Review: Sharp's 32-Inch Ultra HD Monitor

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After reviewing the Sharp PN-K321 Ultra HD monitor, the CRN Test Center liked its 3,840-x-2,160 resolution for medical imaging, CAD/CAM, video production and other intended applications at a list price of $7,395. But at its new price of $5,250, we like it a whole lot more. With the new list price announced Friday, Sharp expects the PN-K321 to be selling on the street for around $4,000. That's $1,000 for each of the full HD windows it can display on its single 32-inch IGZO panel.

That's IGZO, folks, another acronym to start hearing about. IGZO stands for indium gallium zinc oxide, and it was developed by Sharp as a thinner, more translucent and responsive alternative to the amorphous silicon used in most of today's LCD panels. A thinner active layer means more light can pass through more pixels, which means greater-resolution displays with faster refresh rates that use less energy to run, and require less cabinet space to keep cool.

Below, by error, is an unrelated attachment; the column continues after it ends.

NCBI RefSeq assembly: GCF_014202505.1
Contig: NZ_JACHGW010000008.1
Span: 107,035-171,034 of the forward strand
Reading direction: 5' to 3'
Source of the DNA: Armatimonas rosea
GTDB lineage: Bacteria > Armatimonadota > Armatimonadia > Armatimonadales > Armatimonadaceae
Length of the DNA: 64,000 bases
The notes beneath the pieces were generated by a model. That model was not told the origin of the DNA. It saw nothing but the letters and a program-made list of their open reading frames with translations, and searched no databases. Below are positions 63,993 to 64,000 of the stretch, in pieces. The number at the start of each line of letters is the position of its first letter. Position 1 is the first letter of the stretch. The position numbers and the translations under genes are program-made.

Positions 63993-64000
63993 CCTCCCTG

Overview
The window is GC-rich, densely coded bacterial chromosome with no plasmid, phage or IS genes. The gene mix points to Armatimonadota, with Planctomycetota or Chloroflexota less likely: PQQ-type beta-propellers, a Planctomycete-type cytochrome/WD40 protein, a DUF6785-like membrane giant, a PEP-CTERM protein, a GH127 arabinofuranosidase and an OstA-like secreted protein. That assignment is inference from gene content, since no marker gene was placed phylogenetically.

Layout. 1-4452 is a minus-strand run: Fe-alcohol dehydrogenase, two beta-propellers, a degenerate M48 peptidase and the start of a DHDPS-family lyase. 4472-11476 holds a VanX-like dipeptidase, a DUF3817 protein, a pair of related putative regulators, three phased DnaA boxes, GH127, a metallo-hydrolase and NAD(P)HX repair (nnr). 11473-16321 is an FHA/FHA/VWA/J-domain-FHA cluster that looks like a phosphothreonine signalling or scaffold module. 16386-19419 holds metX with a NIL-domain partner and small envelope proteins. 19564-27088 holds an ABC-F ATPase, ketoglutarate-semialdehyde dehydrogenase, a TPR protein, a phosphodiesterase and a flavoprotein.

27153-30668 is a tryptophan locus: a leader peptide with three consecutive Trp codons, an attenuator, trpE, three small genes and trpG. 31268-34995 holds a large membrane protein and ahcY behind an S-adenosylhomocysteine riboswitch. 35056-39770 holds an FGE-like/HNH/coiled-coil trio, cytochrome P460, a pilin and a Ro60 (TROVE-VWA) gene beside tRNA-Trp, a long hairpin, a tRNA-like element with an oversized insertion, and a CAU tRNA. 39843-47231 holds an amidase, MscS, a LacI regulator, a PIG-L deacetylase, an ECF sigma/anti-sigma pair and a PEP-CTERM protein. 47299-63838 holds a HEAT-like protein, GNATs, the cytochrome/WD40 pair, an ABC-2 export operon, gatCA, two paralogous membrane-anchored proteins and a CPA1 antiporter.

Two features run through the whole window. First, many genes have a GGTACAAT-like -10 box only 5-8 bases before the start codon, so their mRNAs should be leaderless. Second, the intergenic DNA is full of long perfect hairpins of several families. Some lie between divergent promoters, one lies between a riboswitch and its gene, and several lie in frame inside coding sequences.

That's according to Steve Brauner, senior product line manager for professional displays at Sharp. During a phone briefing with the CRN Test Center, Brauner explained that without a new technology, today's thin-film transistor (TFT) displays had hit a wall. "To increase the number of pixels, you have to increase the light that goes through," or darken the viewing environment, Brauner said. "That's why viewing high-resolution X-rays requires a dark room." Each pixel has a transistor behind it, so displays packed with pixels also are packed with light-blocking transistors. "The IGZO TFT dramatically reduces the size of the transistor, allowing more light to pass through," he said.

Side effects of the new technology actually have useful benefits, said Brauner. Aside from reducing the required light intensity, Brauner said that IGZO enables more light to be distributed more evenly to the edges of the screen. The panel also has persistence characteristics that enable it to maintain unchanged portions of the display without the use of the graphics processor. While this characteristic isn't in play on the desktop, it's expected to greatly benefit battery-operated devices. Apple is reportedly considering IGZO in its next-gen iPhones.

NEXT: Testbed And Test Results

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